The Cretaceous–Paleogene mass extinction approximately 66 million years ago is conventionally thought to have been a turning point in mammalian evolution1,2. Prior to that event and for the first two-thirds of their evolutionary history, mammals were mostly confined to roles as generalized, small-bodied, nocturnal insectivores3, presumably under selection pressures from dinosaurs4. Release from these pressures, by extinction of non-avian dinosaurs at the Cretaceous–Paleogene boundary, triggered ecological diversification of mammals1,2. Although recent individual fossil discoveries have shown that some mammalian lineages diversified ecologically during the Mesozoic era5, comprehensive ecological analyses of mammalian groups crossing the Cretaceous–Paleogene boundary are lacking. Such analyses are needed because diversification analyses of living taxa6,7 allow only indirect inferences of past ecosystems. Here we show that in arguably the most evolutionarily successful clade of Mesozoic mammals, the Multituberculata, an adaptive radiation began at least 20 million years before the extinction of non-avian dinosaurs and continued across the Cretaceous–Paleogene boundary. Disparity in dental complexity, which relates to the range of diets, rose sharply in step with generic richness and disparity in body size. Moreover, maximum dental complexity and body size demonstrate an adaptive shift towards increased herbivory. This dietary expansion tracked the ecological rise of angiosperms8 and suggests that the resources that were available to multituberculates were relatively unaffected by the Cretaceous–Paleogene mass extinction. Taken together, our results indicate that mammals were able to take advantage of new ecological opportunities in the Mesozoic and that at least some of these opportunities persisted through the Cretaceous–Paleogene mass extinction. Similar broad-scale ecomorphological inventories of other radiations may help to constrain the possible causes of mass extinctions9,10.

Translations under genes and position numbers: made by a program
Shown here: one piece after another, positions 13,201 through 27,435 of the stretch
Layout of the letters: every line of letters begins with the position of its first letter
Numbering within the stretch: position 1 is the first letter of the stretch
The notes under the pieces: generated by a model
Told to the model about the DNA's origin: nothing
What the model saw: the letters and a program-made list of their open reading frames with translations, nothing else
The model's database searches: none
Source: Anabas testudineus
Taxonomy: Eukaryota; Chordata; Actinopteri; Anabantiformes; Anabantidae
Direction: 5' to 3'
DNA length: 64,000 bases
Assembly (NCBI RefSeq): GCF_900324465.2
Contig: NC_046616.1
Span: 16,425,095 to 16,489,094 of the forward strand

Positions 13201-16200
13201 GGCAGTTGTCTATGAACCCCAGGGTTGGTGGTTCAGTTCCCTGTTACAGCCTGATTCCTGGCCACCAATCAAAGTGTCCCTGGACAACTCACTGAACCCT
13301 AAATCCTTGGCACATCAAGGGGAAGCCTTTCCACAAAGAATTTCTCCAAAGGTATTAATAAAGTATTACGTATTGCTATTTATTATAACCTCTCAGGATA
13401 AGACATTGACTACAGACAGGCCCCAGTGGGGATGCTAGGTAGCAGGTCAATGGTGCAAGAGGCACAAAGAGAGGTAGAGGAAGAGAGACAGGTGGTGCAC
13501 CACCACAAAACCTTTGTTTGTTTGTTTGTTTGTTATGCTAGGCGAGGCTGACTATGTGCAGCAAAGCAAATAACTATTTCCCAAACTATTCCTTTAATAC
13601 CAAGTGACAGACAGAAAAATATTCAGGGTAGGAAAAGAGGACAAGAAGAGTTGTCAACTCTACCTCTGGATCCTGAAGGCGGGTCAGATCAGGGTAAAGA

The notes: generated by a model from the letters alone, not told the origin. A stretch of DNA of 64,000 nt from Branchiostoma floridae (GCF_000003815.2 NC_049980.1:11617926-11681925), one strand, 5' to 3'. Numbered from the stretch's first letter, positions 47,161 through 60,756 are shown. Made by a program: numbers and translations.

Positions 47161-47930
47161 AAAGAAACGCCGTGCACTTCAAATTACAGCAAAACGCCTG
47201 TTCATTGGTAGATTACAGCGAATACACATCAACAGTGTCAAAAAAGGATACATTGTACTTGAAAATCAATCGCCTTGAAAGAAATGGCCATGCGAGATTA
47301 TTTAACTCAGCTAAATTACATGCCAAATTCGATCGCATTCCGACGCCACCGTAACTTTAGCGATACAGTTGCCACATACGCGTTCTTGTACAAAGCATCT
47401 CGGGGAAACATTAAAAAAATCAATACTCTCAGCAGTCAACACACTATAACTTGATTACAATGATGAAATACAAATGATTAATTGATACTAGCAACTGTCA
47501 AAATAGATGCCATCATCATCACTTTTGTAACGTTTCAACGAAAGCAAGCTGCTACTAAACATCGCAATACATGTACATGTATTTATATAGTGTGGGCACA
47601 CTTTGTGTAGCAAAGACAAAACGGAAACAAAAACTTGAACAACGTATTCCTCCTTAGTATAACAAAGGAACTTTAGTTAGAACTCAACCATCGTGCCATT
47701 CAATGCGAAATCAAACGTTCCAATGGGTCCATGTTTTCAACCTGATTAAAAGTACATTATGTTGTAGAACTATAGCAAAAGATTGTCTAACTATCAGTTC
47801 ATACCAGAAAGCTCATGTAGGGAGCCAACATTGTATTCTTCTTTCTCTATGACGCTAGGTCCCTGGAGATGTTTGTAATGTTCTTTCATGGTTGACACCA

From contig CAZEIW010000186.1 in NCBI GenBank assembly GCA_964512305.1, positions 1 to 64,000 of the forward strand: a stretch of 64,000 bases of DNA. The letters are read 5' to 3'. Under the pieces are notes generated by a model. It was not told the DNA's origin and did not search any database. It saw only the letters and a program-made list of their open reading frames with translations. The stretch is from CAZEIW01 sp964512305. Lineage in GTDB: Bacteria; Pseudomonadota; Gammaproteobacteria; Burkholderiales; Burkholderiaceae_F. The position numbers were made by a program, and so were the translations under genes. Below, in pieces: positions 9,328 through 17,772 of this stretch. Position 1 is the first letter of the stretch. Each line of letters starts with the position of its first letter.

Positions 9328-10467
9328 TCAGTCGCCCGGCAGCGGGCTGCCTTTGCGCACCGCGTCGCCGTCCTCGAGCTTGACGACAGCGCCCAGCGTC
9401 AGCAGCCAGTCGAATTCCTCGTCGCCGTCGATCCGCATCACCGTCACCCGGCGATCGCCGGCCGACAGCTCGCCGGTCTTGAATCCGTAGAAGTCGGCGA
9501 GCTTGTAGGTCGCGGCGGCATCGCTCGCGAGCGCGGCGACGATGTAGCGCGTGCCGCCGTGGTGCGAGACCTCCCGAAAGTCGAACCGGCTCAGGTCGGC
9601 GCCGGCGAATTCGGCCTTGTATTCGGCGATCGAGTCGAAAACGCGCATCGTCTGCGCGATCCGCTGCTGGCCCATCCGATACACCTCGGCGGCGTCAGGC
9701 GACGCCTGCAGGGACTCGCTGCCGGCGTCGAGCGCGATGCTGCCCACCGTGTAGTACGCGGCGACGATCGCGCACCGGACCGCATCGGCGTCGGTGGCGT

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We thank museums, institutions and individuals that made specimens available for this study (full list is available in Supplementary Information). Funding was provided by the National Science Foundation, Denver Museum, the University of Washington (G.P.W. and P.D.S.), the Australian Research Council, Monash University (A.R.E.), the Academy of Finland (A.R.E., M.F. and J.J.) and the EU SYNTHESYS program (project GB-TAF-4779) (I.J.C.).
This file contains Supplementary Text, Supplementary Figures 1-10, Supplementary Tables 1-7 and additional references.
About this article
New Phytologist (2019)